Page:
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India may find the going tough in FTA talks with UK on agri front

The Hindu BusinessLine | 25 April 2023

India may find the going tough in FTA talks with UK on agri front

By Subramani Ra Mancombu

India may be in for some tough negotiations on the agriculture front while trying to reach an agreement on its proposed free trade agreement with the UK, if one were to go by a House of Commons Committee (HCC) report.

In its fifth report of the 2022-23 session, the HCC has suggested to the UK government to not accede to India’s demand for cutting the duty (tariff) on milled rice, bringing imports of unmilled brown rice into UK under tariff as it is allowed duty-free now and resisting India’s efforts to weaken UK pesticide protections.

Other suggestions include seeking a cut in Indian tariff for dairy imports or getting tariff rate quota (TRQ), doing away with the 100 per cent agricultural infrastructure cess for alcohol and looking at “labour abuses in the tea sector”.

Undermining £900 m/year sector

The HCC said, “India has a notable offensive interest as regards removing the UK’s tariff on milled rice. The UK Rice Association, which represents the processing industry, has argued that removing this tariff will not reduce retail prices (which are already low) but will undermine a sector worth £900 million per year that provides employment in several English regions.”

The report pointed out the rice association’s argument, along with the Food and Drink Federation, that the UK should instead extend the list of varieties of unmilled (brown) basmati rice allowed to enter tariff-free. It said tariff rate quotas should be granted for other types of brown rice.

Key pesticide residue issues

The HCC, referring to a trade commentator’s argument, said allowing imports of more milled rice would result in quality and safety checks being carried out at the borders with attendant costs.

The report said there were significant issues around pesticide residues in Indian rice. Campaign groups have suggested that “it is unlikely that the UK has the infrastructure and resources required to adequately test produce imported from India for pesticide residues”.

HCC said UK’s Pesticide Action Network had said India’s pesticide protections are significantly weaker than the UK’s. There are shortcomings in the observance and enforcement of India’s rules. Consequently, India would have “much to gain by negotiating to weaken UK standards on pesticide residues so that Indian growers are able to access the UK market and export produce that wouldn’t currently be permitted,” it said.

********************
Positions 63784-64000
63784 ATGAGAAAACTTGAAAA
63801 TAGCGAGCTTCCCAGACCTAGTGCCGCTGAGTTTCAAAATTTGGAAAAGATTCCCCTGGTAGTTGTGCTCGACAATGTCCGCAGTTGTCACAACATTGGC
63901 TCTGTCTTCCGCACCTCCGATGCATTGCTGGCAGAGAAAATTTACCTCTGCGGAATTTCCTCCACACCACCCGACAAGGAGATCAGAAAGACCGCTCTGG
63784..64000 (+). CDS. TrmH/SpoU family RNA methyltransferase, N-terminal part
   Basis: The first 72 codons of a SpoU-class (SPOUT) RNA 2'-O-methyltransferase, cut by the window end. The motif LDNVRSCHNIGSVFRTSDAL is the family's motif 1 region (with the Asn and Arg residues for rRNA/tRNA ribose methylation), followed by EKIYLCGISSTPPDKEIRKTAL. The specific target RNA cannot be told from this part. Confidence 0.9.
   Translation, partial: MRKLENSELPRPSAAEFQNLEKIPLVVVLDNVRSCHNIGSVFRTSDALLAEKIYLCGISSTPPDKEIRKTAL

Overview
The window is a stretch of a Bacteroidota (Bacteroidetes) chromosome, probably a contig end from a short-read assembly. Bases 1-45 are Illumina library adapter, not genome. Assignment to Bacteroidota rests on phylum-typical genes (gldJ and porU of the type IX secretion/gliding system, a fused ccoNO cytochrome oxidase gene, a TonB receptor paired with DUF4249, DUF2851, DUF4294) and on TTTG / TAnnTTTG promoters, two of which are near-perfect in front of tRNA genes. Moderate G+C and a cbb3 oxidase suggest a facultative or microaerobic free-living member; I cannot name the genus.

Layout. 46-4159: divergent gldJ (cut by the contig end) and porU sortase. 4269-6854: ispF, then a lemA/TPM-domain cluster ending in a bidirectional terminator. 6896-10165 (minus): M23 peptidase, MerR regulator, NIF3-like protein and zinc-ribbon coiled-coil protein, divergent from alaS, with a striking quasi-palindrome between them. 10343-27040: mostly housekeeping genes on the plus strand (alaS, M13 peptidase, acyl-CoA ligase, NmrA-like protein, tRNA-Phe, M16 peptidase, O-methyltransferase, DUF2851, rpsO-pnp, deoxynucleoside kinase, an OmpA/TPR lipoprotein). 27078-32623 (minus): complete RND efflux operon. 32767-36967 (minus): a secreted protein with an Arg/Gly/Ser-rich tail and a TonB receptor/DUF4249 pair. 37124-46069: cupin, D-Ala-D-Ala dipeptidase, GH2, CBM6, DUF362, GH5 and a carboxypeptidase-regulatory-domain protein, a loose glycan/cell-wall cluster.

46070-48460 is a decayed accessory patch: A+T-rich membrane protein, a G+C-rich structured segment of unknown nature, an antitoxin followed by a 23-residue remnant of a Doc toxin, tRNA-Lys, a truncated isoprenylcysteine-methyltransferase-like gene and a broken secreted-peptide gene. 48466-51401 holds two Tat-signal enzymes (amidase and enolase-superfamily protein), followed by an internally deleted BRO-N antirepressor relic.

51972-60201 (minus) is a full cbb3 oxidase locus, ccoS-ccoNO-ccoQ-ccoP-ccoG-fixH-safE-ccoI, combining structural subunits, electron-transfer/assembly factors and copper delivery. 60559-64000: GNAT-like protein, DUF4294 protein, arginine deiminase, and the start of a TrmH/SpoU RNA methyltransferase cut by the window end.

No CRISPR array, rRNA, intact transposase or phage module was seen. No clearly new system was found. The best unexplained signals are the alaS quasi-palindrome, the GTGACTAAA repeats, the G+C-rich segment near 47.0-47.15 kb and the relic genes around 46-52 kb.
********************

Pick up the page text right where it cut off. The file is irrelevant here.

Other interests

However, changes to the UK SPS standards and rules can only be achieved through legislation. It is, therefore, unlikely that any negotiated agreement would see a reduction in UK SPS standards, the report said. “Meat and dairy producers indicate that the UK has interests regarding India’s sanitary and phytosanitary checks, which these sectors regard as overly burdensome,” the HCC said.

Another significant UK offensive interest is in respect of removing India’s 150 per cent tariff on alcoholic beverages, which includes 100 per cent agriculture infrastructure development cess.

Other UK interests include reducing India’s dairy tariffs or securing generous tariff rate quotas. India’s argument is that allowing dairy imports could impact micro, small and medium enterprises across a wide range of sectors, including agri-food.

‘Labour abuses’

It is advocating safeguards, appropriate liberalisation timeframes and potential designation of affected sectors as “sensitive”, the report said.

The HCC said the Confederation of Indian Alcoholic Beverage Companies had, reportedly, argued that, in exchange for tariff concessions on UK whisky that is imported in bulk and bottled in India, “the UK must remove technical barriers to Indian whisky imports”.

The Confederation has argued that the UK “must remove its condition that spirit must be matured for a minimum of three years to be called a whisky because that effectively rules out the bulk of exports from India”.

The HCC referred to the Business and Human Rights Resource Centre (BHRRC) drawing attention to “ongoing violations of human rights and labour rights in India”. These include “labour abuses in tea supply chains that include forced labour, failure to pay the minimum wage, gender discrimination and suppression of freedom of association,” it said.

2 months’ time

The BHRRC has made it a case for trade liberalisation under an FTA being “conditional on the mutual ratification and effective implementation of core UN and ILO (International Labour Organization) human rights conventions”, the report said.

“India has not ratified the core ILO conventions on Freedom of Association and Collective Bargaining. Neither has it signed the UN Convention Against Torture,” the HCC quoted the BHRRC.

The Rishi Sunak government in the UK has two months’ time to respond to the House of Commons Committee Report. However, the HCC has welcomed the development that “no longer” puts arbitrary deadlines on trade negotiations. “While (the) Diwali date was unrealistic, it is positive that the (UK) Government has adopted an approach that evaluates the benefit of trade deal before finalising any agreement,” the report said.

 source: The Hindu BusinessLine